–55, and the prison commissary surcharge operates similarly to and in place of the state sales tax. The proportionality reasoning of the New Hampshire Supreme Court does not apply to the New Jersey statute.
In addition, the surcharge is a civil assessment applicable to Hersey's purchase of merchandise rather than additional monetary punishment imposed upon him by the laws of New Jersey because he committed crimes. Auge v. N.J. Dep't of Corr., 327 N.J.Super. 256, 262–66 (App.Div.), certif. denied, 164 N.J. 559 (2000). We have previously held that the surcharge does not violate the United States or New Jersey constitutional rights of inmates. Id. at 268. Likewise, the United States Court of Appeals has rejected a federal constitutional challenge to the New Jersey surcharge. Myrie v. Comm'r, N.J. Dep't of Corr., 267 F.3d 251 (3d Cir.2001).
With reference to New Hampshire inmates housed in a New Jersey prison, the Interstate Corrections Compact and the contract between New Hampshire and New Jersey establish a framework for the application of laws and rules from both states to a transferred inmate. Paragraph 2 of the contract, which is entitled “Governing Law,” provides that the law of the sending state shall apply “[e]xcept where otherwise provided in, or required by the Interstate Corrections Compact.” The Interstate Corrections Compact requires that:
All inmates who may be confined in an institution pursuant to the provisions of this compact shall be treated in a reasonable and humane manner and shall be treated equally with such similar inmates of the receiving state as may be confined in the same institution. The fact of confinement in a receiving state shall not deprive any inmate so confined of any legal rights which said inmate would have had if confined in an appropriate institution of the sending state.
In compliance with this statutory mandate, paragraph 12 of the contract requires that the institution in the receiving state provide “reasonable and humane care and treatment” to inmates from the sending state, “to provide for their physical needs,” and to assure “that the sentences and orders of the committing court in the sending state are faithfully executed.” At the same time, paragraph 12 of the contract also requires that the receiving state “make certain that they receive no special privileges” and “maintain proper discipline and control” in the prison. Furthermore, it states:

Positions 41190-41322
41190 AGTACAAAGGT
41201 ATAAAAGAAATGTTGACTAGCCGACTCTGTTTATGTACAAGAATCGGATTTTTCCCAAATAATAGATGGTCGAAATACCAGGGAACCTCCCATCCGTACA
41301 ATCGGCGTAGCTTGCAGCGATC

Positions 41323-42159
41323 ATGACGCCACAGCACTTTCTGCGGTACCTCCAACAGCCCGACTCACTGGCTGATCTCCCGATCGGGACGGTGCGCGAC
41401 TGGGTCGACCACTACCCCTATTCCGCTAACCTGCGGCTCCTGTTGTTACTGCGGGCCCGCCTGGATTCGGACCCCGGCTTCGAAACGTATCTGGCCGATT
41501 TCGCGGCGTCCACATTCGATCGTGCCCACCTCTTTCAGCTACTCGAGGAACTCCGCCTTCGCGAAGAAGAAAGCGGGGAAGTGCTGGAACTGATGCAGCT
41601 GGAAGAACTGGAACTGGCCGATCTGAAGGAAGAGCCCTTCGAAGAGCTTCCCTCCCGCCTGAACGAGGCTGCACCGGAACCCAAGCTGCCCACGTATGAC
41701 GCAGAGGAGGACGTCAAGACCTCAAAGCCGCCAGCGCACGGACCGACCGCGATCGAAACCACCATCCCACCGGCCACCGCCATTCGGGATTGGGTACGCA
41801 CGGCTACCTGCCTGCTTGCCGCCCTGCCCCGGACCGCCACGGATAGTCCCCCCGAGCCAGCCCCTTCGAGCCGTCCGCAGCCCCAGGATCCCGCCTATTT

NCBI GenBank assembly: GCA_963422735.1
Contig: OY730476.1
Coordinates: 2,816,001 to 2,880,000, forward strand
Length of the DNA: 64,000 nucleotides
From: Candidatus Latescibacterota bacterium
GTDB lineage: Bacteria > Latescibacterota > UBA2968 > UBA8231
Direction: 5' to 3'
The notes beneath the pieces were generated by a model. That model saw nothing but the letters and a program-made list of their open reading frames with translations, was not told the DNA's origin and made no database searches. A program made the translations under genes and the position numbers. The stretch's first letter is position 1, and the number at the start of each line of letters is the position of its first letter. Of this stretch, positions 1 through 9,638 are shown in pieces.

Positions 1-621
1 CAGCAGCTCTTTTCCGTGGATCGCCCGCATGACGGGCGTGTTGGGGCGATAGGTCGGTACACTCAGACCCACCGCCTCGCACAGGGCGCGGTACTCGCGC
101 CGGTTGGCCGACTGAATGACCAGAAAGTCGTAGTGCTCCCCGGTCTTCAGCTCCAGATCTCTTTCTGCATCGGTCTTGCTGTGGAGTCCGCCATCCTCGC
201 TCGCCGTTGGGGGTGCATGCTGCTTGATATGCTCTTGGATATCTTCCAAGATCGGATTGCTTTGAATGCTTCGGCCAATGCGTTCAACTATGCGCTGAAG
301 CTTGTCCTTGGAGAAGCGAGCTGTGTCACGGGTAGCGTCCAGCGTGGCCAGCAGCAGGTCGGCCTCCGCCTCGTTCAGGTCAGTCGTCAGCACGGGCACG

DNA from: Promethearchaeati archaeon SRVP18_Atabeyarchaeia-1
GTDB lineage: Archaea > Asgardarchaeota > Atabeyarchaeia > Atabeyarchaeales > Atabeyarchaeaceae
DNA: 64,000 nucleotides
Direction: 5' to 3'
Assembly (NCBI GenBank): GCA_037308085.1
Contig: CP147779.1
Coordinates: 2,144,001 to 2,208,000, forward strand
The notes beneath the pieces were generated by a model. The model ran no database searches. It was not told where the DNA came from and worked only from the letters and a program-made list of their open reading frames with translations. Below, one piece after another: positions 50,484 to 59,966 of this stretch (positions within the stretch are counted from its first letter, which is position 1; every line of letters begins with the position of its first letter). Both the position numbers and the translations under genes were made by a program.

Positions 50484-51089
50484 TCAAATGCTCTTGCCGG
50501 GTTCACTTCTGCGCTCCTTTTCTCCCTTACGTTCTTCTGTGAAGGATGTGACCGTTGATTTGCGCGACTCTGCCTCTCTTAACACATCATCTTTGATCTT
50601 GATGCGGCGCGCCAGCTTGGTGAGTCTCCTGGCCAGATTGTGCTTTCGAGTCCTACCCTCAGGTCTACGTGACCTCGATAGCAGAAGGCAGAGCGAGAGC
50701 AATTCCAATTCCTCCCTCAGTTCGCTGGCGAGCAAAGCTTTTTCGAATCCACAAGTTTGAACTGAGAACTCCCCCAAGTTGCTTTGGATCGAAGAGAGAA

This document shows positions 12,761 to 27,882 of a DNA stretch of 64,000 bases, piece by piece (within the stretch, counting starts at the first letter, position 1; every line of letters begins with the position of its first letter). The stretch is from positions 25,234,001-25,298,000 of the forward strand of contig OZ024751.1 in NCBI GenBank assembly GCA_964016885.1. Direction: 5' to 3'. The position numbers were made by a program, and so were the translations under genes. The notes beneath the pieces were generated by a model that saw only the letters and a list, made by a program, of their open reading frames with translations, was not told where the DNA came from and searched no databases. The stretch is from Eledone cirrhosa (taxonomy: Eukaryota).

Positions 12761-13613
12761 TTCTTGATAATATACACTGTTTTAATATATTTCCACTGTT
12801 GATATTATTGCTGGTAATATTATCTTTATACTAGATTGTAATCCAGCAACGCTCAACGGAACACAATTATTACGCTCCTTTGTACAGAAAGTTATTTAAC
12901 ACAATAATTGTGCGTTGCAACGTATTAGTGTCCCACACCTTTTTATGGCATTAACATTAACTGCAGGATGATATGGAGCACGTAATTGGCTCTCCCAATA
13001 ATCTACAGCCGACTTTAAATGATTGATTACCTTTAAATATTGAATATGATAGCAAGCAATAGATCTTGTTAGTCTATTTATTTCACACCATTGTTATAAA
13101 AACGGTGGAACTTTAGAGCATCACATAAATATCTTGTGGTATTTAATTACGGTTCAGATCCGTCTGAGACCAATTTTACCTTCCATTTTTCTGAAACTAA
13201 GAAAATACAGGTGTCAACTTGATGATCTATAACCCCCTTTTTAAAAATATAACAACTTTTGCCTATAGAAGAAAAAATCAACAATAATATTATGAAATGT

Nothing herein contained shall be construed to require the receiving state or any of its institutions to provide treatment, facilities, or programs for any inmate confined pursuant to the Interstate Corrections Compact which it does not provide for similar inmates of the receiving state.
Finally, paragraph 16 of the contract provides that:
While in the custody of the receiving state, inmates shall be subject to the internal regulations and procedures applicable to persons committed for violations of law of the receiving state which are not inconsistent with any constitutional provisions or with the original sentence imposed.
Read together, these provisions require that the substantive laws of the sending state shall apply to the sentence of a transferred inmate so that his sentence is not increased in length or otherwise made more severe because of the interstate transfer. But the internal regulations and rules of the receiving state shall apply to the transferred inmate “equally,” N.J.S.A. 30:7C–5e, as they apply to all other inmates in the prison. Consequently, the state where the crimes were committed is irrelevant to the application of disciplinary and operational rules of the receiving state's prison as long as they do not enhance the inmate's sentence.